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But if the lines be of a measure shorter than the heroic, the continued rhimes suit not so well with grave, as with light subjects: as this,
His helmet was a beetle's head,
And turn his weapon from him.
Drayton's Court of Fairy.
In some burlesque poems may be found more than three lines rhiming together, but our serious versification admits of no such licence.
OF THE CESURA, OR PAUSE, IN VERSE.
By cesura, or pause, is meant the rest which the voice makes in pronouncing a verse, especially of many syllables. It has been said of the pause" that it remained, till later times unnoticed:" but in fact, one of the earliest writers on English versification (Gascoigne) expressly mentions it, and gives these rules concerning it. "In mine opinion, in a verse of eight syllables, the pause will stand best in the midst; in a verse of ten, it will best be placed at the end of the first four syllables, in a verse of twelve in the midst; in verses of twelve in the first and fourteen in the second, we place the pause commonly in the midst of the first, and at the end of the first eight syllables in the second. In rhime royal it is at the writer's discretion."
From hence it appears that this
ancient English critic and poet had not only noticed the cesura, or pause, but also had pointed out in general where it might best stand, and the variety of place which it admitted. To what he has said we shall add something respecting the iambic verses of ten and twelve syllables: i. e. the heroic and alexandrine.
In the heroic verse, if taken singly, the pause will be most grateful to the ear, when at the middle, or near it; viz. at the fifth, fourth, or sixth syllable: so likewise in a couplet; and so generally in poems of that sort, i. e. in couplets and rhime: but, for the sake of variety, it may be put at any syllable, from the first to the ninth. Pope, so eminent for the smoothness and regularity of his verse, admits a pause upon each; for example, on the first.
racter of W. Browne's poetry, but also as a proof that before Waller began to compose there existed examples of English versification, not inferior in smoothness to the most polished of his.
To his friend, Mr. Browne.
All that do read thy works and see thy face
(Where scarce a hair grows up thy chin to grace)
Do greatly wonder how so youthful years
Could frame a work where so much worth appears :
A grove, a green, a solitary vale,
The evening showers, and the morning gleams,
The golden mountains, and the silver streams;
How smooth thy verse is, and how sweet thy rhimes,
What more or less can there be said by men,
But Muses rule thy hand, and guide thy pen?
The Author, Thomas Wenman; about the year 1613. The sonnet at p. 31, is another instance of smoothness before Waller's time.
George Gascoigne's Instructions concerning Verse, &c. ; edited by Haslewood, § 13. Rhime royal is the stanza of seven heroic lines rhiming after a certain rule: thus...
Strange! by the means defeated of the ends:
and, to omit others, on the ninth,
But an inferior not dependant, worse.-Moral Essays, Epist. 2.
But his most usual and favourite pause was on the fourth, as in these lines.
That chang'd through all, and yet in all the same,
Great in the earth, as in the ethereal frame,
Warms in the sun, refreshes in the breeze,
Glows in the stars, and blossoms in the trees,
Lives through all life, extends through all extent,
Spreads undivided, operates unspent-Essay on Man, Epist. 1.
These lines have been praised and censured upon the same account, namely, the pause. The censure was that they wanted variety because of the repetition of the pause upon the same syllable, in every line, the last only excepted. On the contrary it was said, that this repetition gave to the lines a good and proper effect. Without deciding any thing here, we shall apprize the reader that in this same poem, and likewise in others of Pope, above half the lines have the pause at the fourth syllable, which we consider as too frequent a recurrence.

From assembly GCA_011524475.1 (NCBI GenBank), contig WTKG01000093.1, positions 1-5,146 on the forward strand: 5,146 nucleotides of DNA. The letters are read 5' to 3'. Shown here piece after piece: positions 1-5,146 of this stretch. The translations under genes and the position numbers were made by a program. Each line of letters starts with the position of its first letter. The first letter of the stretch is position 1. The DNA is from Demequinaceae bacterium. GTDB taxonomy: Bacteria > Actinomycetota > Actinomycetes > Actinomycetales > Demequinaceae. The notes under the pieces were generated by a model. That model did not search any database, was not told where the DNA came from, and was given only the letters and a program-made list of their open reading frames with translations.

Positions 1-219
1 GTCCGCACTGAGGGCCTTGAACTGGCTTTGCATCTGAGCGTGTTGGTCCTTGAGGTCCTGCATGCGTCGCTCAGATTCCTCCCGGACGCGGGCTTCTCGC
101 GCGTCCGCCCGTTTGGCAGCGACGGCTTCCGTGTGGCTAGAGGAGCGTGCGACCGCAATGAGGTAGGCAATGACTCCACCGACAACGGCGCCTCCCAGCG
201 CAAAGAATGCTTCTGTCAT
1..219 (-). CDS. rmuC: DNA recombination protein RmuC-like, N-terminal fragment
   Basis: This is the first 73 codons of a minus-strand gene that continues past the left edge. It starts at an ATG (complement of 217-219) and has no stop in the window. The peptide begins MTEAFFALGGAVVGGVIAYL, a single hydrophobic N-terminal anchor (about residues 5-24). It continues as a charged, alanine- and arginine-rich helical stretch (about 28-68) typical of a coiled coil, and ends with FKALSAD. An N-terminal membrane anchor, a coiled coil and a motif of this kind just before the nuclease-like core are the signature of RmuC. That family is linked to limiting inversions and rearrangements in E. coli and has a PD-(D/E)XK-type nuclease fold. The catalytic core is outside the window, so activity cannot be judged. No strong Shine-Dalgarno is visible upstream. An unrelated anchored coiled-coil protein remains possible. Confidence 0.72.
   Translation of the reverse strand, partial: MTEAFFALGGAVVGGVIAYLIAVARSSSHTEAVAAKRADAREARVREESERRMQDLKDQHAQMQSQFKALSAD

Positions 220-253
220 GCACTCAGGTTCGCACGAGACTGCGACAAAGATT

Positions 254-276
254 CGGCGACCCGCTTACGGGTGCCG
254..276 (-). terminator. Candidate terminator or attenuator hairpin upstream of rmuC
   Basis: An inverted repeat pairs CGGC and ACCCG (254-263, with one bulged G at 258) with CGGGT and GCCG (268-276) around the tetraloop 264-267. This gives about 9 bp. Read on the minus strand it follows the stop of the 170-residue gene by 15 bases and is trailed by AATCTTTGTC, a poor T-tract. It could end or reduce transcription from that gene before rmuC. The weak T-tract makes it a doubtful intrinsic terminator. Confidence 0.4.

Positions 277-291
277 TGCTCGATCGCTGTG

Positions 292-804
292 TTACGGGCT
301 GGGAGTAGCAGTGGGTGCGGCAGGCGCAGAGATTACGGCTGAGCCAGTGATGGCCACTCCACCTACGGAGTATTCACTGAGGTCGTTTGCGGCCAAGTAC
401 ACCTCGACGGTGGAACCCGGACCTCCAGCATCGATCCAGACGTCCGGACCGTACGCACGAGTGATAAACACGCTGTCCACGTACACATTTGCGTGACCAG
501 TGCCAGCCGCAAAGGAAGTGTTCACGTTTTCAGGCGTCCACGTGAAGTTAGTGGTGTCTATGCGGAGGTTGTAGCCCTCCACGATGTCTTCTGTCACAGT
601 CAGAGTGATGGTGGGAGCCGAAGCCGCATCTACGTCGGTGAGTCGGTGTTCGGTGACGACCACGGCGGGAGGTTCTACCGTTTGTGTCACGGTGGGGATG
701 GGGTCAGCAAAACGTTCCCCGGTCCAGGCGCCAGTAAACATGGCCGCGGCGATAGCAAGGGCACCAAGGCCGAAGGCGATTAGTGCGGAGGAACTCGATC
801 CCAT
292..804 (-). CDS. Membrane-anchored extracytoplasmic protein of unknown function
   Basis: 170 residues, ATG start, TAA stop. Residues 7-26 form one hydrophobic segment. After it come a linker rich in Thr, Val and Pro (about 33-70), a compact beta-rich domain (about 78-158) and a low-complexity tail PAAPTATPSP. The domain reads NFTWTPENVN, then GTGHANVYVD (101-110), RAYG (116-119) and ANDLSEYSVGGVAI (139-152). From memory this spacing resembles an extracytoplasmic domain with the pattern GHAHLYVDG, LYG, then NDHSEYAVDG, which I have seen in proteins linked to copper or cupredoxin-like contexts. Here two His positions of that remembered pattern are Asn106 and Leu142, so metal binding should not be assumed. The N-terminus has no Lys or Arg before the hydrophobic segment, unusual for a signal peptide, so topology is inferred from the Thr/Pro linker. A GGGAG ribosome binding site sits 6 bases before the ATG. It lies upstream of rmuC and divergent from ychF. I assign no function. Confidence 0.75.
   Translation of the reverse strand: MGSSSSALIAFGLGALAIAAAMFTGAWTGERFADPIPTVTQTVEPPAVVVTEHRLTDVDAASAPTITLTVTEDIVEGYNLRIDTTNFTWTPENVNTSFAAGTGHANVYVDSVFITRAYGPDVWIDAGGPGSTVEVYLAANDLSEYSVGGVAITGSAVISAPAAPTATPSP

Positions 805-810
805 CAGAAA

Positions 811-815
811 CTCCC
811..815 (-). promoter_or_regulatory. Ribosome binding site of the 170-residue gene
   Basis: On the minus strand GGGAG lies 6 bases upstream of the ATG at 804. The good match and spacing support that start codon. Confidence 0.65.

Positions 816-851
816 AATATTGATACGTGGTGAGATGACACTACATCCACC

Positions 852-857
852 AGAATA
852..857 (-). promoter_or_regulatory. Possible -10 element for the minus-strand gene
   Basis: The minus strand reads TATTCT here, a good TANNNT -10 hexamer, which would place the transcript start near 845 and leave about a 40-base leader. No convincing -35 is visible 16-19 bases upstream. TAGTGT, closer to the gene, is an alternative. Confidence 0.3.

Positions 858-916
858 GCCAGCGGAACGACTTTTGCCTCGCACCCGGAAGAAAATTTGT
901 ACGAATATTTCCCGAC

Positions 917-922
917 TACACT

The heroic line admits of more than one pause, especially if it occurs near the beginning or the end; as in this,
Die, and endow a college, or a cat.
For the place, or number of these pauses there is no rule. But it is a rule, observed by careful versifiers, that, in general, there should be some pause at the end of each couplet. It is a fault to terminate the couplet in the middle of a sentence, as here,
He spoke; the heavens seem'd decently to bow,
With all their bright inhabitants; and now
The jocund spheres began again to play,
Again each spirit sung Halleluia:
Only that angel was straight gone: even so
(But not so swift) the morning glories flow
At once from the bright sun, and strike the ground:
So winged lightning the soft air doth wound.
Cowley's David, Book 1.
A principal reason why this construction of the couplet is faulty, is, that, for want of a pause, the rhime is nearly lost: it does not dwell upon the ear to produce that effect which is the purpose of making rhime. This fault, which since the time of Pope had almost disappeared from our poetry, seems to be returning at the present day. In the last century it was seldom admitted, but by those who valued themselves upon the rough structure of their verse. Such was Churchill; and the following is one instance of many in his satires.
By Him that made me, I am much more proud,
More inly satisfied, to have a crowd
Point at me as I pass, and cry-"That's He--
Amidst corruption," than to have a train
Of flickering levee-slaves, to make me vain
Of things I ought to blush for; to run, fly,
And live but in the motion of my eye.-Churchill. Independence.
Another fault respecting the cesura is made, when the line is so constructed that the sense does not terminate where the pause falls; i. e. the measure requires a pause, and the sense would reject it, as in these,
Is the great chain that draws | all to agree.-Pope's Essay on Man, Ep. 1.
If, in pronouncing either of these lines, the pause were to be made where
the sense requires it, the iambic measure would be changed for another of a very different character, viz. the dactylic, ex. gr.
Is the great cháin that draws | áll to agree.
This forced pause therefore, though countenanced by such high authorities, is hardly within the bounds of poetical licence.
For the alexandrine verse it has been laid down as a rule, without any exception, that the pause must be at the sixth syllable. That certainly is the best place; but it may stand at the seventh without impairing the measure, if the next syllable be strongly accented: examples,
And Cupid's self about her flutter'd all in green.-Spencer's Fairy Queen.
Milton's Christ's Nativity.
But, if that syllable (the eighth) be not accented, the measure will suffer in some degree; as,
And birds of calm sit brooding | on the charmed wave.—Milton, ibid.